The complexities of neuroendocrine tumors are best managed by caregivers with extensive experience. The disease demands it, and the team at Johns Hopkins has the experience needed. For example, neuroendocrine tumors often arise in the pancreas, and surgeons at Johns Hopkins have performed over 3,000 pancreatic resections, more than any other institution in the world. This experience matters, as a number of studies have shown that surgical volume (the number of pancreatic resections a center performs each year) is a strong predictor of patient outcome.
For example, in the April 11, 2002 issue of the New England Journal of Medicine, Dr. Birkmeyer and colleagues from the Department of Veterans Affairs, Vermont, reported that the mortality rate for pancreas surgery at low-volume centers was 16.3%, while the mortality rate for the same surgery at high-volume centers was only 3.8% 1.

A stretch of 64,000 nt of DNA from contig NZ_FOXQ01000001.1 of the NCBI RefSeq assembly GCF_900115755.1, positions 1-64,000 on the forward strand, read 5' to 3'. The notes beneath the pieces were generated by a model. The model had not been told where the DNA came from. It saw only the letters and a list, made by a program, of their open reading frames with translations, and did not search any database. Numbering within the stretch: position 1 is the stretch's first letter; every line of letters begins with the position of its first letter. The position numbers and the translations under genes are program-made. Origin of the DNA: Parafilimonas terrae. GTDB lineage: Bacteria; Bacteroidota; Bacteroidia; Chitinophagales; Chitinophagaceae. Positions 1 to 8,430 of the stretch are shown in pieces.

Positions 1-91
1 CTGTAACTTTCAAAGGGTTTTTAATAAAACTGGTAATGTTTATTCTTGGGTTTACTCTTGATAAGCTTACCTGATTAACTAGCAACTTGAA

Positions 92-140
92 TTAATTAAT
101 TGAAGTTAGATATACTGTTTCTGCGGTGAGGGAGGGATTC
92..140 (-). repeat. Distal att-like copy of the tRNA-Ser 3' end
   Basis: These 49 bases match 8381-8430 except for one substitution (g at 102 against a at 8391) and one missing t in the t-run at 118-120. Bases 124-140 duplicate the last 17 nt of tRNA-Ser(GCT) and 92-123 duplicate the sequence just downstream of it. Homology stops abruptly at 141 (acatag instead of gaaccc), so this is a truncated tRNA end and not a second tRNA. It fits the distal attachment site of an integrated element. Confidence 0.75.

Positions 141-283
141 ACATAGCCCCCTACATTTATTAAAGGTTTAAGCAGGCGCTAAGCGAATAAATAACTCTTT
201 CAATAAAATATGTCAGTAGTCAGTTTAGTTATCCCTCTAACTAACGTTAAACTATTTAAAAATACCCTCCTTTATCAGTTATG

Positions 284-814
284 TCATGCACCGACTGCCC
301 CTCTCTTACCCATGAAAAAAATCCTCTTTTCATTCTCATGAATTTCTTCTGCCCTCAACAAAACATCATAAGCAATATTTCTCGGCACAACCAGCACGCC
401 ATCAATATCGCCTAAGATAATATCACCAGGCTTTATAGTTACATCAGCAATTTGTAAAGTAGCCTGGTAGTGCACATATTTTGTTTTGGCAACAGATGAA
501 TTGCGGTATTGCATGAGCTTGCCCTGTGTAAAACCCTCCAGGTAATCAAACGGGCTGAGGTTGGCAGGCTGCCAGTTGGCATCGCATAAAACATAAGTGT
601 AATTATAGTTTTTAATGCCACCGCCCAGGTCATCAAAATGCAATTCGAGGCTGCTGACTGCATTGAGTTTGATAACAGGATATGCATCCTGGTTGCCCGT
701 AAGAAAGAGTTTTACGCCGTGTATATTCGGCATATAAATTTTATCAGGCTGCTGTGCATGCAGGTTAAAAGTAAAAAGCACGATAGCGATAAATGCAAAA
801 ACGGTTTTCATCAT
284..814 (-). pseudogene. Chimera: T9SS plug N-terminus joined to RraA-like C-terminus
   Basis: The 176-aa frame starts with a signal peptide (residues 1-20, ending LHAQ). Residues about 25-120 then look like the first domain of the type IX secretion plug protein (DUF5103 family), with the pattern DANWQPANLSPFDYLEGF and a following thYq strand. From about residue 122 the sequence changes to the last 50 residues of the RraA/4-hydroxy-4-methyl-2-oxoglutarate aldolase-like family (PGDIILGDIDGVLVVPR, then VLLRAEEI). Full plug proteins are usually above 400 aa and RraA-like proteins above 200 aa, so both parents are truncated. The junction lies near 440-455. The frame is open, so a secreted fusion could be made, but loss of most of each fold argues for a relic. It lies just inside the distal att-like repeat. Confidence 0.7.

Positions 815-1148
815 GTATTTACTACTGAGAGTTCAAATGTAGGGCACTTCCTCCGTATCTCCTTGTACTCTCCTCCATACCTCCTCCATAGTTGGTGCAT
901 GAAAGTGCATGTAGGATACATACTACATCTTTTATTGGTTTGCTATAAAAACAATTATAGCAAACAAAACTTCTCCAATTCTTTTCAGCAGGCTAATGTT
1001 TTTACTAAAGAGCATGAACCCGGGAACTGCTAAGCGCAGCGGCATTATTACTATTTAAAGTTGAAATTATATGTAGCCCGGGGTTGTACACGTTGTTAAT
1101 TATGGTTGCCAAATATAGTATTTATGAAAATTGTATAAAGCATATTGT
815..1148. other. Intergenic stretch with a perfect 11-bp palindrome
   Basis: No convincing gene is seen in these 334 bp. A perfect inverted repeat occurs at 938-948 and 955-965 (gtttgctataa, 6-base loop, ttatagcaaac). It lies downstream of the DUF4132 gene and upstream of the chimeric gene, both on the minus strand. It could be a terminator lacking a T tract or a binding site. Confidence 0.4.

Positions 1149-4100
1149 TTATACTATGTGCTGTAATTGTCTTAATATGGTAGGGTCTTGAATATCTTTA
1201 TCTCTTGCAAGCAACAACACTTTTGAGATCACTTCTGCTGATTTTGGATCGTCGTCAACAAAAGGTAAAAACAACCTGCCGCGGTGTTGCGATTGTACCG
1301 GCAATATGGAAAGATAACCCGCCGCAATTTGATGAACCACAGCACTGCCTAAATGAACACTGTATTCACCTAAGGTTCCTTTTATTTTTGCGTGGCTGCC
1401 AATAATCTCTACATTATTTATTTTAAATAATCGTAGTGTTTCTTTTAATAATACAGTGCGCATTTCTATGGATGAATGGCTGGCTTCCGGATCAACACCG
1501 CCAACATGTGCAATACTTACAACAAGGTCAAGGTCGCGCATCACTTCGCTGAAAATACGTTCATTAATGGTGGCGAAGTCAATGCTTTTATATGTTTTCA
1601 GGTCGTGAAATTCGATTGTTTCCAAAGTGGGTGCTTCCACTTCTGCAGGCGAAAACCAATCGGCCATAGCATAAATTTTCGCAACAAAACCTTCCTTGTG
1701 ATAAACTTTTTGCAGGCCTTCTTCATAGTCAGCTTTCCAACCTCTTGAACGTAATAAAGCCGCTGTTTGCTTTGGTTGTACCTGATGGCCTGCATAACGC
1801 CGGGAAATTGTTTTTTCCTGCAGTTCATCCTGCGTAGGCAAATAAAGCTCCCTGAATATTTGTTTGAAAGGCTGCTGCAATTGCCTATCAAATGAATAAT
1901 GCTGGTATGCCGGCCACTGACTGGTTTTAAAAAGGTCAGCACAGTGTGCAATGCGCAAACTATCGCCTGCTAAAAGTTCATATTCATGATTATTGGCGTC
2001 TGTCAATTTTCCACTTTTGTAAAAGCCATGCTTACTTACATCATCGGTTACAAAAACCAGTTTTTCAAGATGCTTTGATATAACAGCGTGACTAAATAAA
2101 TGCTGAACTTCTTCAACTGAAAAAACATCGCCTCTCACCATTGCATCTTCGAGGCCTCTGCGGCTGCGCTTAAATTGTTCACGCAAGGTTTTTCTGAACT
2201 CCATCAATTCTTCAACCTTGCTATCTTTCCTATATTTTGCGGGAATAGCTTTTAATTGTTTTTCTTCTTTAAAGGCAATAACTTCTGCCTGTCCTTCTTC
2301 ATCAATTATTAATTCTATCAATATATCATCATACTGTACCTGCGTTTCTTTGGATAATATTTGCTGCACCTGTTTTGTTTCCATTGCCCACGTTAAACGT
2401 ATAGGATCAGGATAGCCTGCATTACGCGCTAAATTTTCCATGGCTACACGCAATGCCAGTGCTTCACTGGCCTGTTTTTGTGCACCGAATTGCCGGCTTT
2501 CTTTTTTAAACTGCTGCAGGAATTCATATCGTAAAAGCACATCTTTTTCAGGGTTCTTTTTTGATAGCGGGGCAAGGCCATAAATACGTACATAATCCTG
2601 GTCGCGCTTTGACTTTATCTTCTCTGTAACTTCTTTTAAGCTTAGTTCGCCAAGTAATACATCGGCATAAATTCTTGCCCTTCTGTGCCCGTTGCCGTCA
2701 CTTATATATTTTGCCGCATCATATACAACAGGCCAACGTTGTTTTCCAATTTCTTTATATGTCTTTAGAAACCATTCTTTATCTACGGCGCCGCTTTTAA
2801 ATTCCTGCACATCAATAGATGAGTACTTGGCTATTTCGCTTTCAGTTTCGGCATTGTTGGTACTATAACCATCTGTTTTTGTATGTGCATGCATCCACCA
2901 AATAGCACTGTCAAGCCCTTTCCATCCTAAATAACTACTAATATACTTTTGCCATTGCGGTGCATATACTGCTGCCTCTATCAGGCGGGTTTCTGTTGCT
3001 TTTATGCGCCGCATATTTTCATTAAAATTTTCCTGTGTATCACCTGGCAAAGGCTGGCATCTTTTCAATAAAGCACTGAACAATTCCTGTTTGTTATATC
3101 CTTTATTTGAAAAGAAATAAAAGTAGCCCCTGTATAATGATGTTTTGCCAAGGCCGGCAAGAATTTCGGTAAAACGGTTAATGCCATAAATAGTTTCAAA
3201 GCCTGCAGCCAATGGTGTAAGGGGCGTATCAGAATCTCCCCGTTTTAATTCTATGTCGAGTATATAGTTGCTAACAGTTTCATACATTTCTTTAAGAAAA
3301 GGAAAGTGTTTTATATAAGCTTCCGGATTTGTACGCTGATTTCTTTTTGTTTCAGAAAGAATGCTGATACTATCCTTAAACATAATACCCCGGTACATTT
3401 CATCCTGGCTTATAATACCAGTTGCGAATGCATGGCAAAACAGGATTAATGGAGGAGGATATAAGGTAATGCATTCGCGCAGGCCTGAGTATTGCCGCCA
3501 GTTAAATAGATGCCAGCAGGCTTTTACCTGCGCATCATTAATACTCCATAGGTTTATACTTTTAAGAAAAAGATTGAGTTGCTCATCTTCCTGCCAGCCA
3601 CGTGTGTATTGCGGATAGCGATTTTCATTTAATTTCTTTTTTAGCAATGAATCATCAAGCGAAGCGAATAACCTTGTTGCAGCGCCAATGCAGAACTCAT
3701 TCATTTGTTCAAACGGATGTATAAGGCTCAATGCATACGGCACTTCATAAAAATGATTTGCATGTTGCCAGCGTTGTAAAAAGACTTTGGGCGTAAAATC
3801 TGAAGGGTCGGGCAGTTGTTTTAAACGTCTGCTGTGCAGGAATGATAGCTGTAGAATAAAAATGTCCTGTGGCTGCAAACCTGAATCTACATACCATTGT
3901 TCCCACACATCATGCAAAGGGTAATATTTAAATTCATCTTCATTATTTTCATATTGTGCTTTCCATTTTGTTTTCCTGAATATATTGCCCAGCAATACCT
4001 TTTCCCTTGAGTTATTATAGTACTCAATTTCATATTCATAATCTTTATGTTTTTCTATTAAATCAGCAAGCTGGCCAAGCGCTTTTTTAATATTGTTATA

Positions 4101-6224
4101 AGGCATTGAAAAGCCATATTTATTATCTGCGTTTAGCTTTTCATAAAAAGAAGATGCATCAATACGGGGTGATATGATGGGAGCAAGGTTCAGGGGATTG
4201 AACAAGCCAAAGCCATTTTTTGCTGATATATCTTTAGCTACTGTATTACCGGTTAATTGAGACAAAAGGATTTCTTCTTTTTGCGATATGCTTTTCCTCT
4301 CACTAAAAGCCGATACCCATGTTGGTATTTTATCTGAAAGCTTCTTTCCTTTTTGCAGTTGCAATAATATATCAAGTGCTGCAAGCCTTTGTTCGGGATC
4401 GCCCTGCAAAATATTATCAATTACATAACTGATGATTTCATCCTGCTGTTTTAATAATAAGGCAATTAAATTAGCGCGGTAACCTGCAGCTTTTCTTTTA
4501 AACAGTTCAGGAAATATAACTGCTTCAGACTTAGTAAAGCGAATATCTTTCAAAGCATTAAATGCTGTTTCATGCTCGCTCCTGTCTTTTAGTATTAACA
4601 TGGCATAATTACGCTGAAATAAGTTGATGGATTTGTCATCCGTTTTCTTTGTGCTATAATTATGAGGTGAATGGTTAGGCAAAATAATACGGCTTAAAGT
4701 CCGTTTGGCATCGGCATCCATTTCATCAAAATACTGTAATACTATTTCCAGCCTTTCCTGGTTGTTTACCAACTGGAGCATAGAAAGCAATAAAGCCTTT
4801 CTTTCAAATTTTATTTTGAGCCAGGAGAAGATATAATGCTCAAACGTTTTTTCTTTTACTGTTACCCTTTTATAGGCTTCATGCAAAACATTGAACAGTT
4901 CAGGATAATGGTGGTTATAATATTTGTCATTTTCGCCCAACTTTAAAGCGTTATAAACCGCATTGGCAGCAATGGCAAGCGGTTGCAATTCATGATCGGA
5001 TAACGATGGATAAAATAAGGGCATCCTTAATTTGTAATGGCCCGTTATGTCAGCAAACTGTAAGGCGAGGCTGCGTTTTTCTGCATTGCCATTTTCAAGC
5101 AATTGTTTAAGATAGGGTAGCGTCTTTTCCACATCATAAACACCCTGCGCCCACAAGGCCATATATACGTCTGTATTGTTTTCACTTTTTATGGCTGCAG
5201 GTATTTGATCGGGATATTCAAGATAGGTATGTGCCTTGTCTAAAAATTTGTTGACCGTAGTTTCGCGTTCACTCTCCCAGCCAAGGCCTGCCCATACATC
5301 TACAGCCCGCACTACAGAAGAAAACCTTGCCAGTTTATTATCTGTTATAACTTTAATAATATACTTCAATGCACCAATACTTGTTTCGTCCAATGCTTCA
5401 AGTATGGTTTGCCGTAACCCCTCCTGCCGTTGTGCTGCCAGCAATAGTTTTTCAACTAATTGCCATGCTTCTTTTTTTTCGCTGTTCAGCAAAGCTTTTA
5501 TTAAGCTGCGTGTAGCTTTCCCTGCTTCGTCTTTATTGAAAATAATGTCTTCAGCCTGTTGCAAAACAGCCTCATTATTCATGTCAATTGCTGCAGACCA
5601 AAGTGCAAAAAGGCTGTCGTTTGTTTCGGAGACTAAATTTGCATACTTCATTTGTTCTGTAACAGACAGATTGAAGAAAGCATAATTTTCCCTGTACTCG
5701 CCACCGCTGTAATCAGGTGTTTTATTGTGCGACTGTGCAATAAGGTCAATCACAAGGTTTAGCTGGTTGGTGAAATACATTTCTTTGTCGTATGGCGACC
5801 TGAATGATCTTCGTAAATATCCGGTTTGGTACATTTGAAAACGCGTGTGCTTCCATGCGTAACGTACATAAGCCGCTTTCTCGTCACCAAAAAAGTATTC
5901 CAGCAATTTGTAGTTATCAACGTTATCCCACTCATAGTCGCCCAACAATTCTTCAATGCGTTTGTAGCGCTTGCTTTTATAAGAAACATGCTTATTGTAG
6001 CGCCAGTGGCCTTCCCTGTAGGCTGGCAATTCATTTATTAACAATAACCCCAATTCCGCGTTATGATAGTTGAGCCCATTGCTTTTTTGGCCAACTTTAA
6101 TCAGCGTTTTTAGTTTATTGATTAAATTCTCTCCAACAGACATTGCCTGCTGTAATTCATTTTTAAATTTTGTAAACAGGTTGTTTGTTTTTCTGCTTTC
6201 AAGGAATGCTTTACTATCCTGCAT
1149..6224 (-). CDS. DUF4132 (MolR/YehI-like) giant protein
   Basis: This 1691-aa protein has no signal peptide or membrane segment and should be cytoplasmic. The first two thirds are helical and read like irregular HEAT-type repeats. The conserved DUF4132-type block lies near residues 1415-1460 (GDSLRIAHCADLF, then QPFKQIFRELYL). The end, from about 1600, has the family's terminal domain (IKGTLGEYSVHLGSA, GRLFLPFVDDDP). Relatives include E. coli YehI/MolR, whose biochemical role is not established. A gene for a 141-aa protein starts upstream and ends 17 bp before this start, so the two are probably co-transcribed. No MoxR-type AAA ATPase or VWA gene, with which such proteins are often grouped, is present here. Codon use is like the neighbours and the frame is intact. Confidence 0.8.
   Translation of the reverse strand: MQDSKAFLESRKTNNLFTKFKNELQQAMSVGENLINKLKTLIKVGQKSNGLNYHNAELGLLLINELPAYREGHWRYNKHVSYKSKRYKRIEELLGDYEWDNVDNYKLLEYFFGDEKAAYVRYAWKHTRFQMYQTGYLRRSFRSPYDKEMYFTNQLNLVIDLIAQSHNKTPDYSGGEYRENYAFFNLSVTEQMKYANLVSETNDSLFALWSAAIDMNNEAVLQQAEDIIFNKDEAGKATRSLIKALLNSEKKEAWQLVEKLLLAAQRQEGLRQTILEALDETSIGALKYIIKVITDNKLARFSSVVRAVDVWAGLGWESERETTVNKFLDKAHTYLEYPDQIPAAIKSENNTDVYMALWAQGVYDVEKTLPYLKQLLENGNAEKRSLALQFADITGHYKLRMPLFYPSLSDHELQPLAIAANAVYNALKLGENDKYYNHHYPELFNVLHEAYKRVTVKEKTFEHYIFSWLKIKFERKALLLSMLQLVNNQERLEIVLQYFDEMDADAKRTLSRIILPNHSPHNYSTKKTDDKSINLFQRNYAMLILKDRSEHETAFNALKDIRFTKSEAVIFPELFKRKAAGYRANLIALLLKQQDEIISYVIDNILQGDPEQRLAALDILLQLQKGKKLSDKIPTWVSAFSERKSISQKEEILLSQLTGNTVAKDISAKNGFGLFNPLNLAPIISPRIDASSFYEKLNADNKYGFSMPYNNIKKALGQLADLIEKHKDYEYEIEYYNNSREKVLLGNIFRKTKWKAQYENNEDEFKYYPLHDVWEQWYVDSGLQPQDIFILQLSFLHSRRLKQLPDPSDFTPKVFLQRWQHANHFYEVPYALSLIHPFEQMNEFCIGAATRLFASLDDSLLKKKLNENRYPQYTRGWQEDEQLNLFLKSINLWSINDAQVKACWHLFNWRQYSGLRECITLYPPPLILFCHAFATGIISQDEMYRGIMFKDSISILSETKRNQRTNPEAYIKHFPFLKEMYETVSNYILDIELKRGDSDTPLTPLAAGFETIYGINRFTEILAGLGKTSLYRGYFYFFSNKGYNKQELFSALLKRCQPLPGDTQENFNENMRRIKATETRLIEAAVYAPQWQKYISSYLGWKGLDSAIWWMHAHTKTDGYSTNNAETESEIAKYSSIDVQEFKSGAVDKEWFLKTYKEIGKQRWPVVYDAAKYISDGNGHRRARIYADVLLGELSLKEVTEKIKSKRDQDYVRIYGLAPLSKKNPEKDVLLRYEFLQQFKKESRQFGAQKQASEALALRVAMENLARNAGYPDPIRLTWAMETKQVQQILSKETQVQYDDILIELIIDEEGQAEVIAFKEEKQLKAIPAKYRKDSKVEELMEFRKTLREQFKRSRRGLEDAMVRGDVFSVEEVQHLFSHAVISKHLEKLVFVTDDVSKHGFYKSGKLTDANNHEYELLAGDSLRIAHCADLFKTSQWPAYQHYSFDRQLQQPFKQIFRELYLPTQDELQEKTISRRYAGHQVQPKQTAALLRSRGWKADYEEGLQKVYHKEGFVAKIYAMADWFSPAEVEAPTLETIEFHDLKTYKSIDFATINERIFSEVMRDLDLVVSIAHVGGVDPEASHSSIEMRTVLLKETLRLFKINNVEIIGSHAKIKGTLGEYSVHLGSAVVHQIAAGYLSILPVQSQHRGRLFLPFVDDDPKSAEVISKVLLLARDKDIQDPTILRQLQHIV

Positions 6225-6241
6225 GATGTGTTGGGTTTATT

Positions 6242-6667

From their analyses the authors concluded that patients "can significantly reduce their risk of operative death by selecting a high-volume hospital."
High-volume centers were defined in this study as centers that perform more than 16 whipples (pancreas resections) per year. Last year close to 200 whipples were performed at Johns Hopkins, and the mortality rate was less than 2%.